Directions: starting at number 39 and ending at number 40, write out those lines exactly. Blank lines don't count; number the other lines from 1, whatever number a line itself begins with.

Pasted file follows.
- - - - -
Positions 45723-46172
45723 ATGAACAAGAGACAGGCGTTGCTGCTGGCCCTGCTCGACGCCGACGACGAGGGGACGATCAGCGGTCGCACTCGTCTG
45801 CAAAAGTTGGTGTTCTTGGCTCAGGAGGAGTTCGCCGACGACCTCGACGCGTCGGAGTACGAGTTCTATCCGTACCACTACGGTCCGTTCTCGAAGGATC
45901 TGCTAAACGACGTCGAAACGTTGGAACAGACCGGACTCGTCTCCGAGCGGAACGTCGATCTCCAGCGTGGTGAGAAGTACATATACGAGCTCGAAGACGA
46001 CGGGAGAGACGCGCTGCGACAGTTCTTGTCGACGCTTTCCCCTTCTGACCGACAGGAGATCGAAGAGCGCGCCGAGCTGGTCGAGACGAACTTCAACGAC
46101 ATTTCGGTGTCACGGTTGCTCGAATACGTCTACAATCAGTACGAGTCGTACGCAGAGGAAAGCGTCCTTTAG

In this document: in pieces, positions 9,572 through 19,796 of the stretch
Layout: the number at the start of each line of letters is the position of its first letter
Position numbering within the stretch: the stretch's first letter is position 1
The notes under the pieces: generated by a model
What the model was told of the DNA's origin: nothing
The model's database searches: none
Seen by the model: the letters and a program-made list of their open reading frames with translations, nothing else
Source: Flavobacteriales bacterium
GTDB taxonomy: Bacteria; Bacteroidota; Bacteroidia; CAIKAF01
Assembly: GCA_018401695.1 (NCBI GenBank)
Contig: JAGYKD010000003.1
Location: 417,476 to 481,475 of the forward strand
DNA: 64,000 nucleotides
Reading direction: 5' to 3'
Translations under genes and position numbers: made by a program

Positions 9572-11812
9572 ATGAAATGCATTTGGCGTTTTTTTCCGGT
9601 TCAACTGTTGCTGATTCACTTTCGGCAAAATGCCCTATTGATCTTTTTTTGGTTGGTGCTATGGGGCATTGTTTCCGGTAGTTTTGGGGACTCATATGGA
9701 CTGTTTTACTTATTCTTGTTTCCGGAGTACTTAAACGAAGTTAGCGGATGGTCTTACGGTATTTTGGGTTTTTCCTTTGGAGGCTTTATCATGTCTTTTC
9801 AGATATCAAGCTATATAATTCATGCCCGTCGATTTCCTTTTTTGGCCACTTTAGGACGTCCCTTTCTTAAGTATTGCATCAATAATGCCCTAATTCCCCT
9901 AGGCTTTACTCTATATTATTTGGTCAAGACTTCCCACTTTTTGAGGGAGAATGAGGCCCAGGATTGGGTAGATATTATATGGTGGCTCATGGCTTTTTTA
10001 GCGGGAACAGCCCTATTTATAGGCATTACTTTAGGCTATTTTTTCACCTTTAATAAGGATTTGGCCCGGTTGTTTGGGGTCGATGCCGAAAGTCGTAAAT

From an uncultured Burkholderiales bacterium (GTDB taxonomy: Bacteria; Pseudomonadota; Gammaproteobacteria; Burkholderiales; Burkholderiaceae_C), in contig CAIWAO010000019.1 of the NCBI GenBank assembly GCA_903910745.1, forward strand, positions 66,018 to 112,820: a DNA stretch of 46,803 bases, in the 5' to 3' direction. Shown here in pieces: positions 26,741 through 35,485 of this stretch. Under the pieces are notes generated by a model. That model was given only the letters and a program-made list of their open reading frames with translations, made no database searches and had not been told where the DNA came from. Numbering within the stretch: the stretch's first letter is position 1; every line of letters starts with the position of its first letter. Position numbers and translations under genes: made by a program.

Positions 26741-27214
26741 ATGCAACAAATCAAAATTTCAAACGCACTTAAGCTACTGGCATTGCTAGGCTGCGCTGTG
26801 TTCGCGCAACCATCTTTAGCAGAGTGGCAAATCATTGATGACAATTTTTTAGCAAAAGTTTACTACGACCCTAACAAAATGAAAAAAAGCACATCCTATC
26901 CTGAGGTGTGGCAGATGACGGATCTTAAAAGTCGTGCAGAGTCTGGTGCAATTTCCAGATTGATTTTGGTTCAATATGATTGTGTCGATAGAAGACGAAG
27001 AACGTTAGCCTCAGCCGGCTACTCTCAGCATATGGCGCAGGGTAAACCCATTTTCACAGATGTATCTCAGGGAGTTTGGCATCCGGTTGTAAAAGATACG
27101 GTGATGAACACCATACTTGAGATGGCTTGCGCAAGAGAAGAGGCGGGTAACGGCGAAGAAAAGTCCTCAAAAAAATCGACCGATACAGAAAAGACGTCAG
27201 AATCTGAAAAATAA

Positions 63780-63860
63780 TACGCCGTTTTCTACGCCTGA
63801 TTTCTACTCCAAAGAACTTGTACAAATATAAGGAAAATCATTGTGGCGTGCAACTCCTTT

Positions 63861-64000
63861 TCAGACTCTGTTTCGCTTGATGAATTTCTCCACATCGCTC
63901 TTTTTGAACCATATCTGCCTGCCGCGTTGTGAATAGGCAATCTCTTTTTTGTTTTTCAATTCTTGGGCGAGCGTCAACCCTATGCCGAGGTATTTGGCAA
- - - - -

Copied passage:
63801 TTTCTACTCCAAAGAACTTGTACAAATATAAGGAAAATCATTGTGGCGTGCAACTCCTTT

Positions 63861-64000